11 Books in October, 95 Total for 2012
The 11 books read in October truly made the month a fest. It started off with the slightly disappointing LostMemory of Skin, which sketches a curious cast of misfits that are lower than the low, dispossessed by the society. They are convicted sex offenders who wear GPS monitoring anklets to ensure they do not dwell within 2,500 feet of any location where children might congregate. Although the main character comes to terms with his mistrust and passivity and musters up courage to believe again, the book only dabbles at the social forces that might cause pedophilia. Gullibility of the anonymous realm of the internet and how it might incur changes in life is left unexplored. I’m left thoroughly divided and unsatisfied about this book. I’m giving Russell Banks a break after this book. Yoko Ogawa’s Hotel Iris retreats into darker territory by which contemporary Japanese literature is known to me. The book follows an unusual love story—between 17-year-old Mari, the daughter of a hotel hostess and a 60-something widower who translates from Russian. From the beginning there is a sense of foreboding about this unusual relationship, which probably owes to the physicality of the relationship is disturbing because it’s not how we perceive love and intimacy. There is no comparison to her other book, but this one is quite hypnotic. Paddy Clarke Ha Ha Ha is the most challenging read of the month. I have to keep reminding myself that the narrator is only 10 years old. That said, I still can’t help feeling he sometimes does very silly and random acts. The book gives me the feeling that I do not (and I cannot) have to remember most of the details but rather emotions evoked from the language and reactions of Paddy. There exudes a constant sense of his evolving emotions and turmoil. The emotions move from the light-hearted fun of his escapades to real-life harshness of his parents’ divorce. It’s a painful and bitter coming-of-age story.
Small Island is my first Andrea Levy read. It strikes me as heavy-handed in the historical context but nonetheless beautiful. It tells a very cracking story set, mainly, in post-war London. It follows a white couple and a black couple—men and women trying to lead ordinary lives after the war in 1948. As much as the novel seems to addresses race, prejudice, and identity, Small Island is far from being just a novel about racism. It’s about how war changes people and imposes on whom irretrievable consequences. The Lottery and Other Stories, read in Dallas, was not what I had expected. I was looking stories like The Haunting of Hill House. Despite a few forgettable ones, the stories in this collection, unusual, unique, and morbid, demonstrate Jackson’s remarkable range, from the hilarious to the truly horrible. Blaming is my first Elizabeth Taylor book. It’s a simple story with simple writing. Sometimes you almost have to read between the lines to get the emotional nuances. The prevailing mood of Blaming is one of subdued bleakness. Though the characters themselves—fretful and grievous Amy, restless and impulsive Martha, aggravating James and inquisitive Dora seem to forge relationships with one another through a medium of disappointed expectations, Taylor invokes through them a sense of confusion and frustration because often time human imperfections are what make of life. The subject matter of When She Woke resonates with the earlier Memory of Lost Skin, except the outlaw is now a woman convicted of abortion. She wakes up genetically altered, adopting red skin as a mark of her sin of murder. The novel is an alarming perception of the dire consequences of a cookie-cutter religion. Like the sexual criminals portrayed in Lost Memory of Skin, but more powerfully nuanced, the women are stigmatized for making their own choices, choices that they feel right but renounced by a society that politicizes faith.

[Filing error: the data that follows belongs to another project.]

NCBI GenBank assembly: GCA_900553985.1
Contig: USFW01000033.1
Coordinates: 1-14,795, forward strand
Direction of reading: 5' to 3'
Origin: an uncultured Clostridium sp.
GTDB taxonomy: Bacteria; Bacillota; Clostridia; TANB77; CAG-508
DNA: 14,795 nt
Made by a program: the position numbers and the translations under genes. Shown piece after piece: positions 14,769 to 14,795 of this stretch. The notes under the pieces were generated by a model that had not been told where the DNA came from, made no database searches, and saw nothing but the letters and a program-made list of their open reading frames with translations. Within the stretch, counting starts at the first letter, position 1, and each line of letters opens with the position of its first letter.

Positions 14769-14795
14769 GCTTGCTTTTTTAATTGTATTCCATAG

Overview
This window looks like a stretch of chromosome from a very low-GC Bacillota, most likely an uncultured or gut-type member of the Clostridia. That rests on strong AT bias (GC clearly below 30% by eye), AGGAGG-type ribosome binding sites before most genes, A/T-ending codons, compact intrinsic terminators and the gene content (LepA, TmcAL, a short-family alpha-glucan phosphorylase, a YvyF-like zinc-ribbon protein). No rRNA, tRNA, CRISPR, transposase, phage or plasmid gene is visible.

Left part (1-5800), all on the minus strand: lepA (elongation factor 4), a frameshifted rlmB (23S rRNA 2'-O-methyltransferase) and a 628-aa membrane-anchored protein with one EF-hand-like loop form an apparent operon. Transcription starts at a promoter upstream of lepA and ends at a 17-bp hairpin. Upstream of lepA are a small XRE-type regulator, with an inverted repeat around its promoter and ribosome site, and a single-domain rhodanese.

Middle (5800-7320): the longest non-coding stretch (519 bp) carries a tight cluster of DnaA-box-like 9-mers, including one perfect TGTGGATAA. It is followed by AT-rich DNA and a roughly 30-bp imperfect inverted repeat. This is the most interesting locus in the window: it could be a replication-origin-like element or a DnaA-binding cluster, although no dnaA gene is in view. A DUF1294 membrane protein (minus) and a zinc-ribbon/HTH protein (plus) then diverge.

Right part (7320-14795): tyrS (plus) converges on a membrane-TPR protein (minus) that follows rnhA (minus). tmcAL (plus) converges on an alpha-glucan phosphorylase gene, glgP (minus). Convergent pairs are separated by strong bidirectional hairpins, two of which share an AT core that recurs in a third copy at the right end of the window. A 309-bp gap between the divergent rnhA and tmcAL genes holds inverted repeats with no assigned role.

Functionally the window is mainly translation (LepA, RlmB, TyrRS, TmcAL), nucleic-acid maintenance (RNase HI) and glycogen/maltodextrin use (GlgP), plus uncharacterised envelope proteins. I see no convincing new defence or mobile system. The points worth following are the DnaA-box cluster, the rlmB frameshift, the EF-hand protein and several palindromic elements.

Muriel Spark once again doesn’t disappoint. The Prime of Miss Jean Brodie is well-written and funny. The titular character is a preposterous woman who selects her elite group, seizes upon these docile, impressionable 12 year olds (whose parents she trusts will not lodge complaints) and influences them with her over-romanticized worldview. She spins tales about everything irrelevant to the curriculum. Her unorthodox teaching method without doubt raises many eye-brows and sets her at a disadvantage with the headmistress. This is a brilliant novel, funny and poignant at the same time. Brodie is a rebel, her influence malign. But the novel leaves the feeling that something unfulfilled and even desperate about her—for she is obviously ahead of her time and her progressiveness renders her alone. The Marriage Plot by Jeffrey Eugenides is one of the most anticipated book for me this year. It’;s so much more dense than his previous works. It follows the triangular relationship of two young men and a young lady after their graduation from college in 1982. She is to decide between the two and makes decision that affects all their lives later. Switching between perspectives of the three, Eugenides edges the plot forward slightly as he fills the back story. Despite the slow pace, I enjoy the many bookish references throughout the book. The story itself is wry, engaging and beautifully constructed. It’s more about coming of age—finding the foothold in the world and making decision that would affect one’s life, without knowing at the moment. So each will foray into adulthood at the expense of pain. The month finishes off with two Agatha Christie mysteries, Halloween Party and Hickory Dickory Dock, which are both not her best works. They are suitable for fans but not eye-catcher for novices. One is too easy and obvious while the other owes readers an explanation for what really happens.